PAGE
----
From May 1 through June 30, 2020, 15 people in the states of Arizona and New Mexico were hospitalized after ingesting hand sanitizers containing methanol, according to Morbidity and Mortality Weekly Report. Four patients remained hospitalized at the time of the study and four had been discharged with no signs of lasting harm—however, three patients were discharged with vision loss and four people had died.
Rahul K. Arora and colleagues, writing in the Lancet Infectious Diseases, describe the launch of a global SARS-CoV-2 seroprevalence dashboard called “SeroTracker.” The website “systematically monitors and synthesizes findings from hundreds of global SARS-CoV-2 serological studies” and “allows users to visualize seroprevalence estimates on a world map and compare estimates between regions, population groups, and testing modalities.”
A viewpoint in JAMA chronicles some of the recent attacks on public health officials in the United States, ranging from physical attacks and death threats to racist slurs and protests on the front lawns of health officers. “Amid a global pandemic that has already claimed more than 150,000 lives in the US, the nation needs strong public health leadership more than ever. Harassment of public health officials must stop.”
In a second JAMA viewpoint, Hallie C. Prescott, MD, and Timothy D. Girard, MD, propose that sepsis recovery may offer some clues as to how to COVID-19 survivors might recover—and need support.
Today's Dispatch was contributed by Shelley Wood.
August 5, 2020
The US Food and Drug Administration (FDA) has granted an emergency use authorization for the Impella family of left ventricular support systems in the setting of COVID-19. The authorization, covering the Impella 2.5, CP, CP with SmartAssist, 5.0, and 5.5 with SmartAssist, specifies that the devices can be used to provide temporary LV unloading and support in patients critical-care patients who are undergoing extracorporeal membrane oxygenation treatment.
Interleukin-6 (IL-6) receptor inhibitors sarilumab and tocilizumab appear to improve outcomes in patients with severe COVID-19, particularly when administered earlier in the disease course, researchers report in the International Journal of Infectious Diseases. Among 255 patients being treated at Boston Medical Center, patients with both lower and higher oxygen requirements were given the agents, with the former group seeing lower mortality, less likelihood of intubation, and greater likelihood of hospital discharge. “Our finding that prompt IL-6 receptor inhibitor treatment prior to the onset of critical disease is associated with reduced mortality from severe COVID-19 disease can be used to guide current clinical management while the medical community awaits more definitive results from randomized controlled trials,” investigators concluded.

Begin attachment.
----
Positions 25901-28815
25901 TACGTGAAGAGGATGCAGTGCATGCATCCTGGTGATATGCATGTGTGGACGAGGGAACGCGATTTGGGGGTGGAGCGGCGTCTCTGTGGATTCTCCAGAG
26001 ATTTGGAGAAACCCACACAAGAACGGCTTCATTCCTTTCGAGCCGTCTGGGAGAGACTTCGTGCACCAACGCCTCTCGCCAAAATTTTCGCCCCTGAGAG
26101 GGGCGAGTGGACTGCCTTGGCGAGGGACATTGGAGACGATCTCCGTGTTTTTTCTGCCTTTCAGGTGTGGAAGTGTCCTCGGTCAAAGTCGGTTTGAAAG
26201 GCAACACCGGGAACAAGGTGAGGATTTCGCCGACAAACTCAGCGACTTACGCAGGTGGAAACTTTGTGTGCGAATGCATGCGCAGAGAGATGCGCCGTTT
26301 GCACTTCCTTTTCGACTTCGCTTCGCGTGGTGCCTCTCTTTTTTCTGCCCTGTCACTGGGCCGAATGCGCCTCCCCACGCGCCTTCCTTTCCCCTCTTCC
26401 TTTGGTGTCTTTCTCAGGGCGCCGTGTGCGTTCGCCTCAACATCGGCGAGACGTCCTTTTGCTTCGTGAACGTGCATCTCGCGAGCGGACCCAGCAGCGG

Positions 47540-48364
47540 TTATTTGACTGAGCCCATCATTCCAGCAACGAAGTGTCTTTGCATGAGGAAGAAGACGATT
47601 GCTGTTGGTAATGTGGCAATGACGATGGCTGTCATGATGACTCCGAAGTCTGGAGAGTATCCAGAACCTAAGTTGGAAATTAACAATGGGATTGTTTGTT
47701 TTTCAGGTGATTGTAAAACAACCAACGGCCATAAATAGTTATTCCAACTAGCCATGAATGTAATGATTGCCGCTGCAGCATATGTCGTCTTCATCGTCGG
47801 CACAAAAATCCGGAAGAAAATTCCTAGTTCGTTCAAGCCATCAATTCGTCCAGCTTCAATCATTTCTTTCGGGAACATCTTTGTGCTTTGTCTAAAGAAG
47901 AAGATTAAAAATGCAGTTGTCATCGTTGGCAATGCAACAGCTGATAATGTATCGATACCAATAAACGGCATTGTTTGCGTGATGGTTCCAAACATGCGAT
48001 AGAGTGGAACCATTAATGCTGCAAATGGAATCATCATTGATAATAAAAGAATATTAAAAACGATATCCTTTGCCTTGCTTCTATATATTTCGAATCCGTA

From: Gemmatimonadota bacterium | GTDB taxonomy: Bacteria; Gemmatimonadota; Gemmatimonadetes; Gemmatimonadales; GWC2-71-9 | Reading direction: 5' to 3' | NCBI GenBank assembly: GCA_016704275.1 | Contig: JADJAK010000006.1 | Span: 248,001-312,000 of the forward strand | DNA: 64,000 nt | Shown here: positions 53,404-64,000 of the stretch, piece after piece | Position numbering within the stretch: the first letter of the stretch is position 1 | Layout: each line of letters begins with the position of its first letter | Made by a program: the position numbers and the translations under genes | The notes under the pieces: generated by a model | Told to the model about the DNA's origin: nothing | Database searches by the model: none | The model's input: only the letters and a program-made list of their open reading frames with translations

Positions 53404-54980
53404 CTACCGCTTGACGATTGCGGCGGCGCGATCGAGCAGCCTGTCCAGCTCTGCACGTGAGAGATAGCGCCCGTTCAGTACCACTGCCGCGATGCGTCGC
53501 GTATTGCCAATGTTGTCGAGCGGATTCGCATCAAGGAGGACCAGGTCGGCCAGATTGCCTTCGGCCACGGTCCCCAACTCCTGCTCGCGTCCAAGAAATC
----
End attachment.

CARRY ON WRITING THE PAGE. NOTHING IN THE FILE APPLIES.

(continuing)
The latest installment of the American College of Cardiology’s free Summer COVID-19 Education Series, airing Thursday, August 6 at noon ET, addresses the cardiovascular impact of COVID-19 on adults and children, including possible long-term impacts. Broadcasts are free but require registration.
The COVID-19 pandemic is disproportionately affecting women in academic medicine, who have had to assume more duties at home compared with men, particularly relating to childcare, an editorial in JAMA Surgery contends. During April and May 2020, the number of papers submitted with female first authors, senior authors, and corresponding authors all dropped by 4 to 7 percentage points as compared with the same period last year. Men in those same roles, by contrast, have seen absolute increases in the numbers of papers submitted. “While an immediate solution to this problem is not available, it would behoove academic institutions, funding agencies, and societies to recognize this increased burden on female parents and develop processes to try to alleviate these pressures,” the editorial concludes.
A prospective analysis of COVID-19 transmission in 15 schools and 10 day cares in Australia, published in Lancet: Child and Adolescent Health, suggests that coronavirus transmission was “extremely limited” in these settings during the first wave of the pandemic there. Stemming from a total of 16 students and 17 adult staff who first tested positive, only five (0.4%) additional secondary infections were recorded during two school terms. "COVID-19 transmission in schools appears to be considerably less than that seen for other respiratory viruses, such as influenza,” lead investigator Kristine Macartney, MD, is quoted in a press release.